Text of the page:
Posted: February 10, 2014 at 9:37 pm

By Bart Keeler, Gus Willis, Shanna Rose and Brian Thorpe

The Monongahela River was once used to transport coal from the mines of north-central West Virginia to the steel mills in Pittsburgh. Today, it pushes over 900 tons of hazardous waste downstream to Pennsylvania each year.

The same river supplies Morgantown, West Virginia with its drinking water.

A report done for the West Virginia Bureau for Public Health flagged 55 potentially significant sources of contamination that could affect the Monongahela River in Morgantown. Many of these sources are located in an industrial park dangerously close to the water supply for the city, according to the  Source Water Assessment Report.

Some say Morgantown could suffer a spill similar to the industrial accident that leaked 7,500 pounds of 4-methocyclohexane methanol (MCHM) into the Elk River in Charleston last month, polluting the drinking water for more than 300,000 residents in nine counties.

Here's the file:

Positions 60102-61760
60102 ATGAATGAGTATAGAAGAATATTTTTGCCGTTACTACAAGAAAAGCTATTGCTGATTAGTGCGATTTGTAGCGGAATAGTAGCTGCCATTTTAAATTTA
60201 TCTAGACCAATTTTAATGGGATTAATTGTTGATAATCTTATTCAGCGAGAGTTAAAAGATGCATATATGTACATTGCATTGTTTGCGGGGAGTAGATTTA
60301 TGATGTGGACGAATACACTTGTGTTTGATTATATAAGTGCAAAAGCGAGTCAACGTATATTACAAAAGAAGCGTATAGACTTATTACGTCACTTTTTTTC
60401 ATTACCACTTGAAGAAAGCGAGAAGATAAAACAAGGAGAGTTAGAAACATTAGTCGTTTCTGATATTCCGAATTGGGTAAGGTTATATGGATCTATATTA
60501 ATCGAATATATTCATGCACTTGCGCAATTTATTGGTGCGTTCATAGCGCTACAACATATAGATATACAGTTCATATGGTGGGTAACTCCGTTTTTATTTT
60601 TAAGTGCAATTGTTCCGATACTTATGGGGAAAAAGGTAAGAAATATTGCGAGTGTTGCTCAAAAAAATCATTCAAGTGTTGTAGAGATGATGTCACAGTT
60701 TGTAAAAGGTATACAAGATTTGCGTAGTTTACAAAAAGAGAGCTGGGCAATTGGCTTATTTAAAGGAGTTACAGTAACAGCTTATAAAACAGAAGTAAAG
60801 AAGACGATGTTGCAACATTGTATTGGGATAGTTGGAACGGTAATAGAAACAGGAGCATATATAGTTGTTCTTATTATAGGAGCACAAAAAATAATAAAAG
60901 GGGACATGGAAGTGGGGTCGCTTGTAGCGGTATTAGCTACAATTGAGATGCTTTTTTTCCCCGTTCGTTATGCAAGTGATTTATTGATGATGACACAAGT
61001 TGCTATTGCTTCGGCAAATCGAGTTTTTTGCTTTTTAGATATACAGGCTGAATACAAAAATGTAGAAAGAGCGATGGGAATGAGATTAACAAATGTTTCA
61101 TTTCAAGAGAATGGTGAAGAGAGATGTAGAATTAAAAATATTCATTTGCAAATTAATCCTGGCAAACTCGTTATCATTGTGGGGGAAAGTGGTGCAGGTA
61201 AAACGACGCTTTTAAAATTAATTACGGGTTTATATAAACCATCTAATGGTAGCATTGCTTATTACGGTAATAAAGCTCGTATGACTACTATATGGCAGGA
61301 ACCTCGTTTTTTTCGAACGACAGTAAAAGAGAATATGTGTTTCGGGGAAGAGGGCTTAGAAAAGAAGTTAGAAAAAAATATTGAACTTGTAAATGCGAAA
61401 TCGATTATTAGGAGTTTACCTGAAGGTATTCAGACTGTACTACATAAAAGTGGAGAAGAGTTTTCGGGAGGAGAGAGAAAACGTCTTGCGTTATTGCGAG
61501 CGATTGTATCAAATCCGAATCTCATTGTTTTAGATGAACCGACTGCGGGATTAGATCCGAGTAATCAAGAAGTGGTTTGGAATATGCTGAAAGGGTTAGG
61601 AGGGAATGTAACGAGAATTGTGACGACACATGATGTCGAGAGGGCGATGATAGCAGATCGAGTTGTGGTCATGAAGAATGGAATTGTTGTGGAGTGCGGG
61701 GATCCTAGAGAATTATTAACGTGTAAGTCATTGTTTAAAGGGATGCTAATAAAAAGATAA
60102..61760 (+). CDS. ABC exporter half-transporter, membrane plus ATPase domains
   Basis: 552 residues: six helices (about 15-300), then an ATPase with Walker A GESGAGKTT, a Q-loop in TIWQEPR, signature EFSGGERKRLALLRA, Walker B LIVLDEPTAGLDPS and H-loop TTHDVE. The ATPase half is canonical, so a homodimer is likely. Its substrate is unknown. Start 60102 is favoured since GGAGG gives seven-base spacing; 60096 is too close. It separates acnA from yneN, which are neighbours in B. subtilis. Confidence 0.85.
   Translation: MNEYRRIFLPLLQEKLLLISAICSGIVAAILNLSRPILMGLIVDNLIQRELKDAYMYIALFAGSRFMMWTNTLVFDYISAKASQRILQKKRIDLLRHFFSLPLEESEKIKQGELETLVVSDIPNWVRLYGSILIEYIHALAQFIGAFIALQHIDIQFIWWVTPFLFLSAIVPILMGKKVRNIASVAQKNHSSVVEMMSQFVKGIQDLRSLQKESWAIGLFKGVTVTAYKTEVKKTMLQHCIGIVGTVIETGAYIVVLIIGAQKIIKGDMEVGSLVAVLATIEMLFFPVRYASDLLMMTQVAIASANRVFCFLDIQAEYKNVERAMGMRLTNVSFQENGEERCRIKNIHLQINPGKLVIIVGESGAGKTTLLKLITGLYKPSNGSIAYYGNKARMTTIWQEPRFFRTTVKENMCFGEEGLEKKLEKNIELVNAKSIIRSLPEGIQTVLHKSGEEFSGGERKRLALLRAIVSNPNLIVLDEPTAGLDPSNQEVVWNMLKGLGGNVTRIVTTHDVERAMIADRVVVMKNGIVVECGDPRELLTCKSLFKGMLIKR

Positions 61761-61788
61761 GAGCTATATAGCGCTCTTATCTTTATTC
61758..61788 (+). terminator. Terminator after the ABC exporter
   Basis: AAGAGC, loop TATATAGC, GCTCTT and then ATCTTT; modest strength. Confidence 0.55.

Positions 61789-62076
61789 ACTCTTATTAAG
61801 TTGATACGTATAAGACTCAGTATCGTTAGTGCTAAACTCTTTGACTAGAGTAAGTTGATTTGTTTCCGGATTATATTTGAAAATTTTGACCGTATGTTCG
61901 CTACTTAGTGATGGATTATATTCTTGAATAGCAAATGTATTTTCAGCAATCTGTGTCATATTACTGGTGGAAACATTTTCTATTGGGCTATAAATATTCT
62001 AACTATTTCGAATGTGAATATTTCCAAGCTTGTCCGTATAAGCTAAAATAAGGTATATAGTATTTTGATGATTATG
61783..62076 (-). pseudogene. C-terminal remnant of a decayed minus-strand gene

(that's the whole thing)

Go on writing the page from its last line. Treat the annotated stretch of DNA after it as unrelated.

“If a spill occurred in the zone of critical concern, it would reach the (drinking water) intake quickly,” says Evan Hansen, president of Downstream Strategies, a Morgantown based consulting firm.

According to the water assessment report done for the state, Morgantown is considered at high risk for a contaminated water supply. The report tagged 31 industrial locations in the city for being potentially significant sources of contamination Most of these sources are situated in the Morgantown Industrial Park, according to Hansen. The industrial park is located just across the Monongahela River from the Morgantown Utilities Board’s water treatment facility, which treats the city’s drinking water.